Today 

United Patients Alliance

 were asked to speak at the 

Law Enforcement Against Prohibition (LEAP) UK

 Launch in the houses of Parliament.

Clark French, Founder and MS Patient, and Faye, Rheumatoid Arthritis Patient, spoke amongst Senior Police officers, experts in drug policy reform, Doctors, MP's, authors, former soldiers and medical cannabis patients from across the globe. We stood together to call for the war on people who consume drugs to end.

It was both an honour and a privilege, huge thanks and respect to 

Jason Reed

 and the Leap UK leadership for arranging this event together and for such a fantastic launch. Inspiring.

Neil Franklin

 US Exec Director of LEAP opened the proceedings talking about how the so called "War on Drugs" had been the most destructive policy since slavery with US prison population rising from 500k to 2.3m with 80% of drug crime inmates being black.

Anna Machon

 who used to work for MI5 added that during the financial collapse of 2008 without illicit drug money giving them liquidity many more banks would have collapsed illustrating how the Criminal market for drugs now amounts to around $435Bn annually.

Norman Lamb MP

 spoke up emotionally in support of drug law reform. Coming from a background in Mental Health and as Health Minister for the Liberal Democrats he has seen first hand the damage that the current system of prohibition does to patients already suffering from illnesses and those unlucky few who become addicted and get a criminal record instead of the help and support that they need. He highlighted his parties commitment to the full regulation of cannabis in the UK.

Then we we were taken on a journey from the Poppy Fields of Afghanistan right through to the devastation of lives and families at the other end;

Patrick Hennessey

, an ex-officer in the Grenadier Guards fighting in Afghanistan explained how some of the worst fighting took place in Helmand province, where the US army destroyed Opium farms which is the only major industry and economy. The locals and farmers had no choice but to fight back to protect their lives and livelihoods making the war significantly worse.

Johann Hari

, author of 

"Chasing The Scream"

 then pointed out that there are now 10000 drug related murders in us every year, whereas, Switzerland, who legalised heroin for all addicts has seen ZERO deaths and violence since then and 70% of the public are in full support of this policy. In Portugal where all drugs were decriminalised in 2001 have seen drug harms reduce by around 50% and even those in opposition at the time now support this policy as they have seen how everything the prohibitionists feared have NOT materialised and everything the reformers predicted has been absolutely true. "Legalisation restores order, to the existing anarchy of prohibition"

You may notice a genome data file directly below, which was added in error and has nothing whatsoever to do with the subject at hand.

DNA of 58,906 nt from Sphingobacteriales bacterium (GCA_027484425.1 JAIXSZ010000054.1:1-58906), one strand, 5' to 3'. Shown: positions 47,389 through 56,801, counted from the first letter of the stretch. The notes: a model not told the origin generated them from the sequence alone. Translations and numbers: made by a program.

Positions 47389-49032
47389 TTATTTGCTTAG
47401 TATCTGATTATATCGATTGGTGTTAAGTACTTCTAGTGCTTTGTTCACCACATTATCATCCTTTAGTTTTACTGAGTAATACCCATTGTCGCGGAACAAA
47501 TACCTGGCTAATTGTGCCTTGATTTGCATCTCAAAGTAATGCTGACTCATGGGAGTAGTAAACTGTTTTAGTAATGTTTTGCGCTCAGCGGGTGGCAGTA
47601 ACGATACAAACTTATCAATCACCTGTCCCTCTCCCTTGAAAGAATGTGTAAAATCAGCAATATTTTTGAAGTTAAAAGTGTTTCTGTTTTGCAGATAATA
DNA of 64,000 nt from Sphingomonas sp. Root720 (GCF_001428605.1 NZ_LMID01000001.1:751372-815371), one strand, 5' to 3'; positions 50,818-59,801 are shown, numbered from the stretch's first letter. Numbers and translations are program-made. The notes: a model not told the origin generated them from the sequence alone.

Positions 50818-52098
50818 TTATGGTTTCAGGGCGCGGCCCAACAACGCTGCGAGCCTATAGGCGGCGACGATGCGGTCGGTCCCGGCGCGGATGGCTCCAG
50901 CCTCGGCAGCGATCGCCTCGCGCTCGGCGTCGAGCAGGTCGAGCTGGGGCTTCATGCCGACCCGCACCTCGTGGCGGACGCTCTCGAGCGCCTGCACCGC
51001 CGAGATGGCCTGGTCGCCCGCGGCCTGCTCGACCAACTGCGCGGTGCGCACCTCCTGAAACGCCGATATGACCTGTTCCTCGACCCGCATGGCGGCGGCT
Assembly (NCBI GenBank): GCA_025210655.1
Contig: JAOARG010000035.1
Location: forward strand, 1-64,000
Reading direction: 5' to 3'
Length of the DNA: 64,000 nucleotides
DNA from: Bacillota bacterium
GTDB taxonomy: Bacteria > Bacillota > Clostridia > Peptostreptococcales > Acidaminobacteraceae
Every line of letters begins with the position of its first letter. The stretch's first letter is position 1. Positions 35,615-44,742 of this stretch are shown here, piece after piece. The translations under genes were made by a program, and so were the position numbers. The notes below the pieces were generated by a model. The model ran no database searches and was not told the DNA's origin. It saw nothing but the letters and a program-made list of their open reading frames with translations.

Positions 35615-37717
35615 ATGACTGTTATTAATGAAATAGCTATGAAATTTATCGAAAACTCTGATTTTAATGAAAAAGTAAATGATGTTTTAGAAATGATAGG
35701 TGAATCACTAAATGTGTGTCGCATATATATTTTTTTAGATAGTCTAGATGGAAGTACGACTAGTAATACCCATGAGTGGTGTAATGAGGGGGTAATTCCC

Hubert Wimber

 from LEAP in Germany talked about their experience of opening safe consumption rooms for IV drug users, since which they have seen Zero deaths, 100k needles off the street and no public disorder issues - Highly successful harm reduction

Jim Duffy

 and ex-police officer from Strathclyde noted that drugs have got effectively MUCH cheaper, purer and available since the drug war started in 1974.

"In 1974 we always talked about a £10 deal, which given inflation should now be £147. It's not. We still talk about a £10 deal"

He added that back then Scotland had a finite number (a few hundred) of Heroin addicts all being adequately managed through prescription, but overnight they were all criminalised and had their support taken away. Scotland now has 55k addicts with deaths every day.  

Ex-Officer and now Police and Crime Commissioner for Durham, 

Ron Hogg

, spoke about how the our problem with Alcohol costs the UK around £11Bn a year and whilst echoing support for the principal of decriminalising personal possession through the new Psychoactive Substances Act, highlighted how this is going to make an already impossible task for the police even more difficult. He then went on to explain his "

Checkpoint

" initiative where consumers are directed to support services rather than through the criminal justice system they are seeing only a 2% re-offending level, which against a national average of 39% represents an incredible result.

Dr Michael Shiner from Stopwatch

 explained how rather than helping, "Stop and Search" was a significant source of harm having a disproportionate impact on minority communities and leading to increased risk and violence. Ge also added that in his opinion the path to full drug law reform would have to be achieved through "piecemeal" steps in the UK.

Finally we heard a deeply emotional talk from 

Rose Humphry's from "Anyone's Child"

 describing how a fear of criminalisation delayed her first child from calling 

999 whilst overdosing and how her second son had also overdosed thanks to not knowing the purity due to criminal supply.

A fantastic day in Parliament with intelligence, pragmatism, realism and a great deal of emotion discussing Drug Law Reform has given us all a great deal of hope that times are finally changing and we can look forward to a new world of Evidence Based Policy and a great deal less harm.

Jon Liebling – Political Director of United Patients Alliance

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